Throughout the 1960’s, rock music went through a turbulent period of transition. As bands like The Who and Cream steered the music industry toward album-based efforts and away from the singles-oriented business model, many bands found their musical catalogues re-arranged, distorted, and occasionally lost beneath the wheels of change. The most high profile causalities of this innovation were the Beatles, who, to the frustration of fans, were forced to arrange different tracks for British and American album releases (thus creating overlap and paradoxical phenomena, like two Rubber Souls).
Yet it was out of this chaos that emerged perhaps one of the best kept blues-rock secrets of the 60’s. Resulting from a series of back-room deals and compromises, 1966 saw the release of What’s Shakin’, an Elektra compilation featuring a loose collection of early recordings from a number of notable blues-rock acts- including a Paul Butterfield Blues Band fresh from of their groundbreaking debut, a yet-to-be famous Lovin’ Spoonful, and an Eric Clapton in the early stages of forming Cream (complete with a certain Mr. Jack Bruce on bass).
Though the album is fairly obscure to the public at large, these early blues cuts are anything but. Fans of Al Kooper will be quick to recognize the alternate version of “Can’t Keep from Crying, Sometimes", which in itself is a fantastic find. And those acquainted with the Bluesbreakers repertoire will be not fail to pick up on the take on “Steppin’ Out", a version that rivals in quality Clapton’s tenure with John Mayall. (And yes, that is Stevie Winwood on vocals).
Remarkably, the album only slows down really in one place (chiefly “I’m In Love Again"). Aside from this, the album soars. The Lovin’ Spoonful keep up their melody end, Eric Clapton remains faithful to his Southern delta roots, and The Butterfield Band are on fire with quality leads and a grooving beat. But what makes this album, whose concept is flimsy at best, work so well?
The secret is in the total absence of self-indulgence. The lack of a central artistic ego negates any bad effects that pop up on countless other records- leaving only a band that wants to play the blues. Clapton especially seems to have taken this stance- one gets the impression that Eric is purifying himself before his long tour-of duty with Cream. Case in point: no solo on “Crossroads"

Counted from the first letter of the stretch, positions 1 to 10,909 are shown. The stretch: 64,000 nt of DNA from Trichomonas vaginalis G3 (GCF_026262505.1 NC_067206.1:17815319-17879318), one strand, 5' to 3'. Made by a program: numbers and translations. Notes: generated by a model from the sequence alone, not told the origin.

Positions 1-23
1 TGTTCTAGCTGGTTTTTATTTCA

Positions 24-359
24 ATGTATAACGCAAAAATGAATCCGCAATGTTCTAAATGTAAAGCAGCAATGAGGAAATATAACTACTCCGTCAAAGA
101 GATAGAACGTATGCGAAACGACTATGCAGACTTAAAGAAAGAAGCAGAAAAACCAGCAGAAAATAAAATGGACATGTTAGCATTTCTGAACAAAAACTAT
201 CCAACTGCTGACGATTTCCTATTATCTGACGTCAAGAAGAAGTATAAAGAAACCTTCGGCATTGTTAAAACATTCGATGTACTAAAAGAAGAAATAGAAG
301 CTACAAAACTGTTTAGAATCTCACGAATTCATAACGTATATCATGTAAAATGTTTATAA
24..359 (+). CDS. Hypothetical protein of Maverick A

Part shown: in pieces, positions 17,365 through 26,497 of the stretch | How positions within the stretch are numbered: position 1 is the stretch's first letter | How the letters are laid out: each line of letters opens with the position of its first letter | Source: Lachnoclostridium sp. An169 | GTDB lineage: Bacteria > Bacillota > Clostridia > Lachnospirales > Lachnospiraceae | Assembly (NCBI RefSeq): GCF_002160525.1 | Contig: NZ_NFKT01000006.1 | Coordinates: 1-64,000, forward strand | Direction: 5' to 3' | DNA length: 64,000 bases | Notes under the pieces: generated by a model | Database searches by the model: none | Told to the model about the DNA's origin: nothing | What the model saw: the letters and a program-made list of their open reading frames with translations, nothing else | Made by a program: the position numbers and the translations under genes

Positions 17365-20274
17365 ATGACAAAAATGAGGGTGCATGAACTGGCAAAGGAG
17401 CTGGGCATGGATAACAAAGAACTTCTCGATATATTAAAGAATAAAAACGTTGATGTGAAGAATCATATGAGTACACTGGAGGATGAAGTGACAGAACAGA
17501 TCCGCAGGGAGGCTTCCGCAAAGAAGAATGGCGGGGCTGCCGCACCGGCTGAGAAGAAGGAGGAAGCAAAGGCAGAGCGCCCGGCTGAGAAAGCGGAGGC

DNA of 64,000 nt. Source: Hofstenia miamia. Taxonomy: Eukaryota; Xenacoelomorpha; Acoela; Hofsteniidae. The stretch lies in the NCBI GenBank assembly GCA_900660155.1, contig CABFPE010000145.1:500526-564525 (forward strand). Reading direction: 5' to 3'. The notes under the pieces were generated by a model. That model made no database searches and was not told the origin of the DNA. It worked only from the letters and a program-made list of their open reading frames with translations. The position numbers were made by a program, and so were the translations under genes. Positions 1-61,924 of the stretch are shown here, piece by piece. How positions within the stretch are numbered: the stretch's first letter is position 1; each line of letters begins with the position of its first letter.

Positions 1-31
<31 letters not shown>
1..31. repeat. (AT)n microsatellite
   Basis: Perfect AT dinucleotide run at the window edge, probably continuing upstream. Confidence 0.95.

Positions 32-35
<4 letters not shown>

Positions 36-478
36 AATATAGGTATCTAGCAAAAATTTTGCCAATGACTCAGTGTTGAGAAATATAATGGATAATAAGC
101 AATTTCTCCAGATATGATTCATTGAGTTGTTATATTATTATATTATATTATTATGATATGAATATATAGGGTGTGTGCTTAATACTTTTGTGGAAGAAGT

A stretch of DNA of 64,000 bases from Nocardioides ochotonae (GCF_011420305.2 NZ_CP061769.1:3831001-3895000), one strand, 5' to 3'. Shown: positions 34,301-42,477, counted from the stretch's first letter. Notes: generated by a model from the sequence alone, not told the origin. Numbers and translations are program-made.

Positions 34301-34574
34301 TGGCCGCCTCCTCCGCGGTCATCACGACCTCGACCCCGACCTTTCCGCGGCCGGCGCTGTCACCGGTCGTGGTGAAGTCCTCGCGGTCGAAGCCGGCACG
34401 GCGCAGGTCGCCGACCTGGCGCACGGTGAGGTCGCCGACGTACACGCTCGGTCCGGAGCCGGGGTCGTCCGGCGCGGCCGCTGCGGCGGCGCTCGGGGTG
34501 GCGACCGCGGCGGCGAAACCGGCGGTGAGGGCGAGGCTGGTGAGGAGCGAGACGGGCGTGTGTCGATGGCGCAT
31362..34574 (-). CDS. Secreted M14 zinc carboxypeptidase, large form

For those who crave blues, this back-to-the basics experiment will not fail to please you. If you’re willing undertake a small online search, you’ll find that What’s Shakin’ is quite possibly the best low-key compilation of the 60’s. It is every bit as refreshing as a shot of Jack Daniels, yet is guaranteed never to make you black out. Who else can say that?
by L. Jackson Weisberger
by L. Jackson Weisberger
1. The Lovin' Spoonful – Good Time Music - 3:06
2. The Lovin' Spoonful – Almost Grown - 1:50
3. The Paul Butterfield Blues Band – Spoonful - 2:55
4. The Paul Butterfield Blues Band – Off The Wall - 2:02
5. Al Kooper – Can't Keep From Crying Sometimes - 4:30
6. Eric Clapton And The Powerhouse – I Want To Know - 2:14
7. Eric Clapton And The Powerhouse – Crossroads - 2:32
8. The Paul Butterfield Blues Band – Lovin' Cup - 2:35
9. The Paul Butterfield Blues Band – Good Morning Little Schoolgirl - 2:20
10.Eric Clapton And The Powerhouse – Steppin' Out - 3:12
11.Tom Rush – I'm In Love Again - 2:04
12.The Lovin' Spoonful – Don't Bank On It Baby - 1:52
13.The Lovin' Spoonful – Searchin' - 3:13
14.The Paul Butterfield Blues Band – One More Mile - 3:30